Article about Conversion of temperature scale
The Celsius scale and the Fahrenheit scale are different temperature scales. If the temperature of an object is measured and expressed on a Celsius scale, then we want to state the temperature of the object on the Fahrenheit scale then we change it from the Celsius scale to the Fahrenheit scale. In this section, we learn to change or convert a temperature scale.
At a pressure of 1 atm, the temperature of the freezing point for the Celsius thermometer = 0 oC, while the Fahrenheit thermometer = 32 oF. Conversely, at a pressure of 1 atm, the temperature of the boiling point for a Celsius scale thermometer = 100 oC, while a thermometer with a Fahrenheit scale = 212 oF.
To make it easier for you to change the Celsius scale to the Fahrenheit scale or change the Fahrenheit scale to Celsius scale, remember 0 oC = 32 oF and 100 oC = 212 oF. On the Celsius scale, between 0 oC and 100 oC is 100o. While on the Fahrenheit scale, between 32 oF to 212 oF there are 180o.
3.1 Convert the Celsius scale to the Fahrenheit scale
To get the temperature on the Fahrenheit (T) scale, multiply the temperature in the Celsius (TC) scale first by 9/5 then add 32o.
3.2 Convert the Fahrenheit scale to the Celsius scale
To get the temperature on the Celsius scale (TC), reduce the temperature on the Fahrenheit (TF) scale by 32o, then multiply by 5/9.
4. Constant-volume gas thermometer
Previously, we have learned how to calibrate a thermometer. The thermometer we use is a mercury thermometer that has no scale. If we calibrate two thermometers of different types, such as a mercury thermometer and an alcohol thermometer, the two thermometers scale is the same only at 0 oC (or 32 oF) and 100 oC (or 212 oF). If we use the two thermometers to measure air temperature, the numbers shown by each thermometer are not necessarily the same. Mercury thermometers can show 48 oC, while alcohol thermometers show 46 oC. This is because the speed of expansion of mercury and alcohol is different. Likewise with other types of thermometers, such as bimetallic thermometers, etc. The temperature scale determined in this way depends very much on the nature of the material used.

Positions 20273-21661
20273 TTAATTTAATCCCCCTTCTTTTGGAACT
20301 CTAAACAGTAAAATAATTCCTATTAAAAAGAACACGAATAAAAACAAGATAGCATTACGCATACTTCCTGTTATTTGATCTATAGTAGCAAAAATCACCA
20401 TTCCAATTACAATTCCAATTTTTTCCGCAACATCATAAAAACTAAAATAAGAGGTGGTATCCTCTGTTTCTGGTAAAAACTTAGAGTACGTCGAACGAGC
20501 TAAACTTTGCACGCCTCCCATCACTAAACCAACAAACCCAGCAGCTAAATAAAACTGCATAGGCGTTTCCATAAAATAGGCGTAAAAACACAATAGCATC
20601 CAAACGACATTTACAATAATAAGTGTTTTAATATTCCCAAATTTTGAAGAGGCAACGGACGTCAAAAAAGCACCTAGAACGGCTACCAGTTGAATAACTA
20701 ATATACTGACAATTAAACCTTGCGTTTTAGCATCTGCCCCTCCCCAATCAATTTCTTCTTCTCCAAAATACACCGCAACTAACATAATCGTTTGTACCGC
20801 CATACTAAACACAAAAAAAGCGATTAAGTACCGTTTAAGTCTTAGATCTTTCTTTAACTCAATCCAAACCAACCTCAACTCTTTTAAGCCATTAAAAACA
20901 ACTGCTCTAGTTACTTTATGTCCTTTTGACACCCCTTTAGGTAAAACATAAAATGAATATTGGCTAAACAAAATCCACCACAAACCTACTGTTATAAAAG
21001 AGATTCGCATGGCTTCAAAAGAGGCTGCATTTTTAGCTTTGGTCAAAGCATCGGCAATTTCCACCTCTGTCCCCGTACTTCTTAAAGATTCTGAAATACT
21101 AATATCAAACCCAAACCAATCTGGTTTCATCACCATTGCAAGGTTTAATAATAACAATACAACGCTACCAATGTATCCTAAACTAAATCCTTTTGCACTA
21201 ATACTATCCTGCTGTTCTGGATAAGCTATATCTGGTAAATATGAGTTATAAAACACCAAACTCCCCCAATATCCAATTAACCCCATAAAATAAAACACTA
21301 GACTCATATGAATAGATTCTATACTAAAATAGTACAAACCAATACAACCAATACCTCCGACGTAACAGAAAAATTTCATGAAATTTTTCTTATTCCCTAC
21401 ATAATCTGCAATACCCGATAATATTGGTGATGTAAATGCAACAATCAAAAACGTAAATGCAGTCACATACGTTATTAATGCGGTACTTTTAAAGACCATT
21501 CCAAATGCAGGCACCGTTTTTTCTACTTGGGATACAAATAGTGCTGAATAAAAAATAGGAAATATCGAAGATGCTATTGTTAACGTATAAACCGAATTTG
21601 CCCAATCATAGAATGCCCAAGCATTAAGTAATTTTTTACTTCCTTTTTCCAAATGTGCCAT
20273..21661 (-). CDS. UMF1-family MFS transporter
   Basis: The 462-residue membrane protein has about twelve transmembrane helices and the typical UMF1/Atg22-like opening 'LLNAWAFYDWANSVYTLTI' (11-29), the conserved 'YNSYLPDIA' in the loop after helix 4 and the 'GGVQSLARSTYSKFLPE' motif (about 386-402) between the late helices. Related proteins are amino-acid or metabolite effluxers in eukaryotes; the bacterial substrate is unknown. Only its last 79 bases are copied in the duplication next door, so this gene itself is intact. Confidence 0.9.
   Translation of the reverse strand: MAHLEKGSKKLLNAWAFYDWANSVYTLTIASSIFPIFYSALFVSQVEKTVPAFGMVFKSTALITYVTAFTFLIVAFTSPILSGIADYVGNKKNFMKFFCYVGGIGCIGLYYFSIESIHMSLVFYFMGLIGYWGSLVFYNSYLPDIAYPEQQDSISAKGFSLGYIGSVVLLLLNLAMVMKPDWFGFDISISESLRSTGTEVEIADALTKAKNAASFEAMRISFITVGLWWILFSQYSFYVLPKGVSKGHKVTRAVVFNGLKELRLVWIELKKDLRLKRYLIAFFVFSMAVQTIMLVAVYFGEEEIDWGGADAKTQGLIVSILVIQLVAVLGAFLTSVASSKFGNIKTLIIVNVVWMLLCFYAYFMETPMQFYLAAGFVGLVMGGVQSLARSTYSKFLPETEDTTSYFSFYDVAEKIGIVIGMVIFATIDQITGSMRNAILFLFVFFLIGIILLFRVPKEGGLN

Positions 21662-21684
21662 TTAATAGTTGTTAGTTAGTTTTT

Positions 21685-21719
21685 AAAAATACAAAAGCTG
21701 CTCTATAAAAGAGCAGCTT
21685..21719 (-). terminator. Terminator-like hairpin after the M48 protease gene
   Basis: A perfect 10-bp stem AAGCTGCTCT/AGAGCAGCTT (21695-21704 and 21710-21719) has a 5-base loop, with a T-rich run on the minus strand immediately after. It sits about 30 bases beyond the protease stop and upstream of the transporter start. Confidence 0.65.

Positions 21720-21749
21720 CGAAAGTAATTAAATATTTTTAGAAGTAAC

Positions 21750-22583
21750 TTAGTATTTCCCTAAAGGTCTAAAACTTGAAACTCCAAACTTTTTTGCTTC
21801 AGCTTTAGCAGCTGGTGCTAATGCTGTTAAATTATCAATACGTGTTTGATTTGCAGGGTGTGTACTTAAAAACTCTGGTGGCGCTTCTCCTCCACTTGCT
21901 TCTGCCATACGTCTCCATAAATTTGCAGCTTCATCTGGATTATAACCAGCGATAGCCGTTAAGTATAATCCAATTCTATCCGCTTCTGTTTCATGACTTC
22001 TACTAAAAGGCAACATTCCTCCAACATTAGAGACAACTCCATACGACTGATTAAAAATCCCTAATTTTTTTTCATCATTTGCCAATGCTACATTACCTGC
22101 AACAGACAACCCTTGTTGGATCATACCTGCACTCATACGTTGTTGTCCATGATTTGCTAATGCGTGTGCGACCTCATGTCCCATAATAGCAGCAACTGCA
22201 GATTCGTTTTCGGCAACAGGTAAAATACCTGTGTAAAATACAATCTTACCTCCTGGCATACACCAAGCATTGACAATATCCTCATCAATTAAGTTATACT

Because the temperature scale specified using a thermometer usually has a deficiency, we need a standard thermometer. The existence of a standard thermometer helps us to set the temperature scale more precisely, without having to depend on the nature of a material.
An almost perfect thermometer is a constant-volume gas thermometer. The working principle of a constant-volume gas thermometer is, the Gas volume is maintained so that it is always fixed or unchanged. Now, when the temperature increases, the gas pressure also increases. In pipe 1 and pipe two there is mercury. The gas volume is maintained so that it is always fixed, by raising or lowering the pipe two so that the mercury surface in pipe 1 is still at the reference sign. If the temperature increases, the gas pressure in the tube also increases. Therefore, pipe two must be lifted higher so that the gas volume is always constant. Gas pressure can be known by reading the height of the mercury column (h) in the pipe 2. If using a manual method, just remember the mercury column is 760 mm = 1 atm (1 atmosphere). In a sophisticated constant-volume gas thermometer, there is a pressure counter. Gas-filled containers have also been designed so that the gas is always in a fixed volume. So, the measured only changes in pressure.
5. Kelvin Scale
If the slash in the chart above is drawn to cut the T oC axis, then when the gas pressure is 0, the gas temperature = -273.15 oC. Maybe we think that the temperature of a gas at a pressure of 0 varies depending on the type of gas in the constant-volume gas thermometer tube. Based on the experiment, although the gas type is different when the gas pressure becomes zero, the temperature is always valued at -273.15 oC. Thus, we can use this temperature as a standard temperature scale (also known as absolute zero temperature). This absolute zero temperature is known as the absolute scale or Kelvin scale. Kelvin is the name of Lord Kelvin (1824-1907), a former British physicist.
On this scale, the temperature is expressed in Kelvin (K), not the Kelvin (oK) degree. The interval between degrees is the same as on the Celsius scale, but zero is shifted to 0 K. So 0 K = -273.15 oC and 273.15 K = 0 oC. The temperature in the Celsius scale can be changed to a Kelvin scale by adding 273.15. Likewise, the temperature of the Kelvin scale can be changed to Celsius scale by reducing 273.15.
T (K) = T (oC) + 273.15
T (oC) = T (K) – 273.15